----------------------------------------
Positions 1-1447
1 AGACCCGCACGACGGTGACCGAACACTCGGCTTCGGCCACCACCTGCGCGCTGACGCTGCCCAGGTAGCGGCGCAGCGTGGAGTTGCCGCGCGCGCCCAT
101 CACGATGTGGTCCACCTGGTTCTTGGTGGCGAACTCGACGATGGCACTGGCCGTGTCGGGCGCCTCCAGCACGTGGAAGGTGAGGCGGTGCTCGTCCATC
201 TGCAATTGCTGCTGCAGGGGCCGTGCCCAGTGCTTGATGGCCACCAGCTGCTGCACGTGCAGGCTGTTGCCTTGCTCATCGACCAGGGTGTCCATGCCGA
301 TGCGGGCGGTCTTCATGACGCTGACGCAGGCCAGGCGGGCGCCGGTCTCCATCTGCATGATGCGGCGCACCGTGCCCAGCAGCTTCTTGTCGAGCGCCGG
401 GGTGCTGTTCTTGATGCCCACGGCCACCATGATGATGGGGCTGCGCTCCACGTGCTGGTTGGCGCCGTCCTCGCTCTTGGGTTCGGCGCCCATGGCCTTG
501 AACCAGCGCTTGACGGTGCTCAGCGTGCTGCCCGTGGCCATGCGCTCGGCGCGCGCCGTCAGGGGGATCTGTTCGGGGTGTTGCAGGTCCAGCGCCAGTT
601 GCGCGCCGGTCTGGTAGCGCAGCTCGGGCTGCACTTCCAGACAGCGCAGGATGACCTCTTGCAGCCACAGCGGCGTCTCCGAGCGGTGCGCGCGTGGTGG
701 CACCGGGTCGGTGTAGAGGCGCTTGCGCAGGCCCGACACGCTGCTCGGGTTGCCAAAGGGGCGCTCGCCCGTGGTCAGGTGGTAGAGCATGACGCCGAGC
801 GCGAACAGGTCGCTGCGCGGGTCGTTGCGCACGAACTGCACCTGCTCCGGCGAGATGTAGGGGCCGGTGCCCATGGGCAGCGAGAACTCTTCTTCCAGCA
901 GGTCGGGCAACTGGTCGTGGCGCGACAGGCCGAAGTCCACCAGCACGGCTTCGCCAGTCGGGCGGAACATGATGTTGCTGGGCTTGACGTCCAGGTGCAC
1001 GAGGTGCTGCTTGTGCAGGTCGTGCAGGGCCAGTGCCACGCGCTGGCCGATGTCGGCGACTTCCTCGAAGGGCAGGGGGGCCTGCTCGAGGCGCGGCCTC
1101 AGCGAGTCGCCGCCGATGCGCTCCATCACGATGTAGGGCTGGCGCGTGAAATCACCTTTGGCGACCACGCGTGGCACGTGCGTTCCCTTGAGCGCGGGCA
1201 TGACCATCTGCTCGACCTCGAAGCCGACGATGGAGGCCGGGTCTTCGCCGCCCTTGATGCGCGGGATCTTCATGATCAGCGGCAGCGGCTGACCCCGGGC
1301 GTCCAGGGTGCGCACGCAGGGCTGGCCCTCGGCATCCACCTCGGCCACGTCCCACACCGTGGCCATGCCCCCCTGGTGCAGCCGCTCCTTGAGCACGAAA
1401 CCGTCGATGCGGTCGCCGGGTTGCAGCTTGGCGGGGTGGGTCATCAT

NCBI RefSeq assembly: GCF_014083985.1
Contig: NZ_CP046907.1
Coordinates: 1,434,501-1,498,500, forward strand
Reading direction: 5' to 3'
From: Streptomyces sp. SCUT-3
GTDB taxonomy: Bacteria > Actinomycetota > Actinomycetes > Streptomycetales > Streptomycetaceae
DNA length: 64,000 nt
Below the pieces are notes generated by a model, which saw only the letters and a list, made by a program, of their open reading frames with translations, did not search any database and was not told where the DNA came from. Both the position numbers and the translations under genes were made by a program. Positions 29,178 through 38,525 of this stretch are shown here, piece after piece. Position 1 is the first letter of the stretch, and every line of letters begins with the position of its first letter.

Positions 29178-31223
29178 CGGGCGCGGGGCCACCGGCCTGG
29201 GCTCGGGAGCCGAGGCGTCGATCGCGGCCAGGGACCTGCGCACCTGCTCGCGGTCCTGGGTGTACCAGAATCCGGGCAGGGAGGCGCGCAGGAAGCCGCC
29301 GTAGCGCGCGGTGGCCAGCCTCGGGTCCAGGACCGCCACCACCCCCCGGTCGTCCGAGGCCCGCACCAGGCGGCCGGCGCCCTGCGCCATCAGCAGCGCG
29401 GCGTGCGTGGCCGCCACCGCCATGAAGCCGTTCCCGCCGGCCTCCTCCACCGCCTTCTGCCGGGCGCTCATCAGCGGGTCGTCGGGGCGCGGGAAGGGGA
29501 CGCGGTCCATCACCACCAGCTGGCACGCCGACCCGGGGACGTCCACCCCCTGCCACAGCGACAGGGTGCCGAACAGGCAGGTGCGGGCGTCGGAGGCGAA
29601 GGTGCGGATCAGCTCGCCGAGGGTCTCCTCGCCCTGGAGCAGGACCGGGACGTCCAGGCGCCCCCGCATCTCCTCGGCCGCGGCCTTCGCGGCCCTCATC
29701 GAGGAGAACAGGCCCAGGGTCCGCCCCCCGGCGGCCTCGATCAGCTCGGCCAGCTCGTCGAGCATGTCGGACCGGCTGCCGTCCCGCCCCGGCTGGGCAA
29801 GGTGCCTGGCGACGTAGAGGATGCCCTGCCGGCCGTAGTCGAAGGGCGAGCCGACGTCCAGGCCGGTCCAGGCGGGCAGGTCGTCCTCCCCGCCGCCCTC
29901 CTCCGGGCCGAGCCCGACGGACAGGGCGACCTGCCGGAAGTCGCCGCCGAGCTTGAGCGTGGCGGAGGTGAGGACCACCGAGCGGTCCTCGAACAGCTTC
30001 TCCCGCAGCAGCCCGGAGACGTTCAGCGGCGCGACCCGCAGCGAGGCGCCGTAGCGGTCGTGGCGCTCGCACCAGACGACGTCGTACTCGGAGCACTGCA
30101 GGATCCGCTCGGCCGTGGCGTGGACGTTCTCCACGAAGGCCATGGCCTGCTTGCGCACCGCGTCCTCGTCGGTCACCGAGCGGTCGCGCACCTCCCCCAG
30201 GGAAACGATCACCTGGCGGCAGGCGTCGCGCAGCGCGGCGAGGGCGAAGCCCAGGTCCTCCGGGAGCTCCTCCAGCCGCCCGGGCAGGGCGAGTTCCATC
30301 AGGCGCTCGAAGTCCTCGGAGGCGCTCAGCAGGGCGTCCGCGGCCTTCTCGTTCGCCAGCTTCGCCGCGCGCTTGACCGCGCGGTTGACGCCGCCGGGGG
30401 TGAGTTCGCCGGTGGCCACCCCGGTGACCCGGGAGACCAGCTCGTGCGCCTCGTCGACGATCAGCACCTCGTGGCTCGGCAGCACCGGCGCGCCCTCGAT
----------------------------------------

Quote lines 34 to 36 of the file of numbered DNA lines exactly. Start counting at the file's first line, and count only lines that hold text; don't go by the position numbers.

29901 CTCCGGGCCGAGCCCGACGGACAGGGCGACCTGCCGGAAGTCGCCGCCGAGCTTGAGCGTGGCGGAGGTGAGGACCACCGAGCGGTCCTCGAACAGCTTC
30001 TCCCGCAGCAGCCCGGAGACGTTCAGCGGCGCGACCCGCAGCGAGGCGCCGTAGCGGTCGTGGCGCTCGCACCAGACGACGTCGTACTCGGAGCACTGCA
30101 GGATCCGCTCGGCCGTGGCGTGGACGTTCTCCACGAAGGCCATGGCCTGCTTGCGCACCGCGTCCTCGTCGGTCACCGAGCGGTCGCGCACCTCCCCCAG